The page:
Based on logic, we limit single-use vehicles to EDSA, Metro Manila's main thoroughfare running through six of the 17 local units of the metropolis, during rush hours from 7 to 10 in the morning and 6 to 9 in the evening. has its advantages.
The statistics collected from the Metro Manila Development Authority show that more than 70 percent of EDSA's vehicles have only one occupant, that is, the driver, and although it is not clear whether this will only happen during peak hours, it can stimulate of ripping parts accelerate the flow rate on the 23.8. extend miles.
MMDA started the test run of August 15 for a week without having to punish and announced that it would go for full implementation from August 23, when vehicles caught with only one occupant would be fined P1,000.
Unfortunately, a call by several senators to stop the implementation of MMDA & # 39; s HOON (High Ownership Vehicle) plan on EDSA has prompted the agency to continue the test run until Metro Manila Commission (MMC) hopefully later this month.
The MMC is composed of all 17 local chief executives of the National Capital Region, and a consensus of the authority would allow the MMDA to continue with full implementation of the HOV scheme.
During the test week of a week, the traffic on EDSA was unmistakably lighter during peak hours and ran smoothly, especially as more people became aware of the schedule.
It is understandable that drivers who had to or had to use alternative roads instead of EDSA during peak hours were shocked at how the HOV scheme quickly blocked the back and side streets of Metro Manila, hence the feeling that the ban on the use of one car not worth every value.
Yet, as more vehicle owners become more accustomed to the HOV scheme, the traffic flow on EDSA could become bearable for people with more than one occupant during peak hours.
This should lead to significant savings for the commuting public in terms of time spent on the road and saved fuel. The traffic problem of Metro Manila costs the nation already P3.5 billion per day, according to a study by the Japan International Cooperation Agency.
The HOV scheme should be regarded as a temporary measure, especially with more infrastructure projects arriving in Metro Manila in the coming months. Hopefully we see some quieter travel during the completion of the projects.
In the meantime, technology is increasingly playing an important role for vehicle owners, and it would be useful to benefit from this.
Waze, for example, has been able to demonstrate that there are roads in the subway that can be used during peak hours to shorten travel time, even if travel takes one or two kilometers longer. Wazers, a voluntary commuter community that marks real-time road conditions, must be commended for their zeal.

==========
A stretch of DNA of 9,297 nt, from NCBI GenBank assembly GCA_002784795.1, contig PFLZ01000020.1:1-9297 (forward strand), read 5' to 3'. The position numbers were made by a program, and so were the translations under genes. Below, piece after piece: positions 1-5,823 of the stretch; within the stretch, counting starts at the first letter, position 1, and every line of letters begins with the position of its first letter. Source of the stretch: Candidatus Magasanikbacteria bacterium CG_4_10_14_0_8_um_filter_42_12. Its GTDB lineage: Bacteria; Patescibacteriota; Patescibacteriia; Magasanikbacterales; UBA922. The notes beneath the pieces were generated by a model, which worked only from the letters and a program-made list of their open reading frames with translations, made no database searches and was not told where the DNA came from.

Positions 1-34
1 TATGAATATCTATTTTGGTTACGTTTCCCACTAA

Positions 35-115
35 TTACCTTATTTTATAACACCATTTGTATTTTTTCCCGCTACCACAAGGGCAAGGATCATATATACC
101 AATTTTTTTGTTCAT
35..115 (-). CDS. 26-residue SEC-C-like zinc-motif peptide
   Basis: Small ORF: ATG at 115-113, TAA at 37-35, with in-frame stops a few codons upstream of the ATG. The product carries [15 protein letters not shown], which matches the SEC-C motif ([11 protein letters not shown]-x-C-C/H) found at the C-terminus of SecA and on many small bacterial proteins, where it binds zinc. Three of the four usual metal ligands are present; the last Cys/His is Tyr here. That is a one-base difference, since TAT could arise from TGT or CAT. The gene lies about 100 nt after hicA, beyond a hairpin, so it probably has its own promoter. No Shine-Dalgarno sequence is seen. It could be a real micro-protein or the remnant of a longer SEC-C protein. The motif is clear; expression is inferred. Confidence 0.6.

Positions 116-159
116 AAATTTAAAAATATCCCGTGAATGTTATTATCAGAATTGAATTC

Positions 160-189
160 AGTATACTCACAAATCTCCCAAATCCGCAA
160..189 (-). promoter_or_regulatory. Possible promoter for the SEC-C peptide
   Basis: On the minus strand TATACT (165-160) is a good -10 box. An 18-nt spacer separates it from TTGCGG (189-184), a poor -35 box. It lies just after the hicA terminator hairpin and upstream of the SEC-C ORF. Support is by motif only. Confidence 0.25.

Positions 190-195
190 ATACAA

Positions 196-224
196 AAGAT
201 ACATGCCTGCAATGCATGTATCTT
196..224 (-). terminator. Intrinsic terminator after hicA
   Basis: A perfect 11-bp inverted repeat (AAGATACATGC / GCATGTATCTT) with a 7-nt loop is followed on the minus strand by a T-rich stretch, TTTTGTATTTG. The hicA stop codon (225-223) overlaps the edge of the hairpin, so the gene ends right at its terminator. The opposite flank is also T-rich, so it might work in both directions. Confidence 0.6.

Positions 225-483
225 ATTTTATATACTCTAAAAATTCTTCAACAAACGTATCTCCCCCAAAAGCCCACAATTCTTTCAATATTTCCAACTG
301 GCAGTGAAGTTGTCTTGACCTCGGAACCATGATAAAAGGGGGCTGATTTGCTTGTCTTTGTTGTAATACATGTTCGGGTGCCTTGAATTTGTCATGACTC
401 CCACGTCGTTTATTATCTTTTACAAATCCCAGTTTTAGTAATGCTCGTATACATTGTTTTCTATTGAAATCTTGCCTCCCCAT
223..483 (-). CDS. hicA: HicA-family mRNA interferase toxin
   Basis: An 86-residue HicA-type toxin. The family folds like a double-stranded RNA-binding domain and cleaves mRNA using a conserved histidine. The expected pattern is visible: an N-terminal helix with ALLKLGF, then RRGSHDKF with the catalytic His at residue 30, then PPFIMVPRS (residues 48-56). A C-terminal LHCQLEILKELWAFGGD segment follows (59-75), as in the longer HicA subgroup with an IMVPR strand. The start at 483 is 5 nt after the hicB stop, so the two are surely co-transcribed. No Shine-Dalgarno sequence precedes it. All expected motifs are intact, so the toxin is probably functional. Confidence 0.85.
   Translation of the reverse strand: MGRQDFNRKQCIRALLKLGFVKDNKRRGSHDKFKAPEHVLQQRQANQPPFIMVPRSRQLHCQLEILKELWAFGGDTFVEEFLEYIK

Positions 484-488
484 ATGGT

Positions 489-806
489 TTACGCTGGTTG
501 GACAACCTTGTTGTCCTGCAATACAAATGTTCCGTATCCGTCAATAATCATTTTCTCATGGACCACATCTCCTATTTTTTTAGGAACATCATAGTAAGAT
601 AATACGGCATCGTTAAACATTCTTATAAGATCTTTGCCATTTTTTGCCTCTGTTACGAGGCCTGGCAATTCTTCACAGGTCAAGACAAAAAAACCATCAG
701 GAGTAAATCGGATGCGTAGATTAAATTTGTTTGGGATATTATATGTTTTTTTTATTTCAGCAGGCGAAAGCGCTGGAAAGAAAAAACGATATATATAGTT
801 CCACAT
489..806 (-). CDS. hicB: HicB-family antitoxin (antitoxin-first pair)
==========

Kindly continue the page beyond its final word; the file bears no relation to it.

Waze is not perfect, but it is still one of the best road-use tools available today. It would be nice if it could also recognize whether a vehicle passing through EDSA during peak hours has one or more occupants and therefore gives advice on the HOV scheme, especially if it is already fully implemented.
Everyone needs cooperation
The success of the HOV scheme at this stage will require the cooperation of everyone, especially as most vehicles currently on the road are heavily colored, making it difficult for law enforcement officers and road cameras to decipher when a vehicle is or more occupants.
The MMDA is temporarily powerless over heavy shades, and is forced to simply alert vehicle owners that this could be a basis for the Land Agency to refuse registration. Another measure that the MMDA is studying is to install thermal sensors on EDSA to detect the number of occupants in a vehicle.
We all know that both measures are time-consuming and that as more people become aware of the weak points in the HOV scheme, the chance of success is smaller.
Share swimming pools
We have to learn a few things about the withdrawal of Uber in some large cities outside the Philippines. In Austin, Texas, for example, where Uber withdrew in 2016 after refusing to adhere to stricter city rules, people learn to deal with new ride-sharing initiatives.
Smaller ride-share startups have attempted to fill the void that Uber left in Austin, although not entirely successful. For example, Wingz offers pre-planned rides at the airport that fit in some way with the psyche of Austin citizens.
Arcade City, another startup, uses Facebook as a basis. It has small groups & # 39; regular customers & # 39; encouraged, consisting of drivers and passengers who eventually get to know each other better and can comfortably rely on their journeys, which they pay in the form of "agreed donations & # 39 ;.
Arcade City is now known in Austin as a black market for ride sharing & # 39 ;, but the local government has not found any legal basis to sanction or ban it.
A more structured startup is RideAustin, which has come up with a similar configuration to Uber, but is a non-profit organization. This offers rides at lower rates, but higher salaries for drivers.
In the Philippines, after Uber was merged with the Singapore-based Grab, many commuters have complained about problems with booking a ride share due to fewer available vehicles on the Grab system. Austin's experience would be well worth watching.
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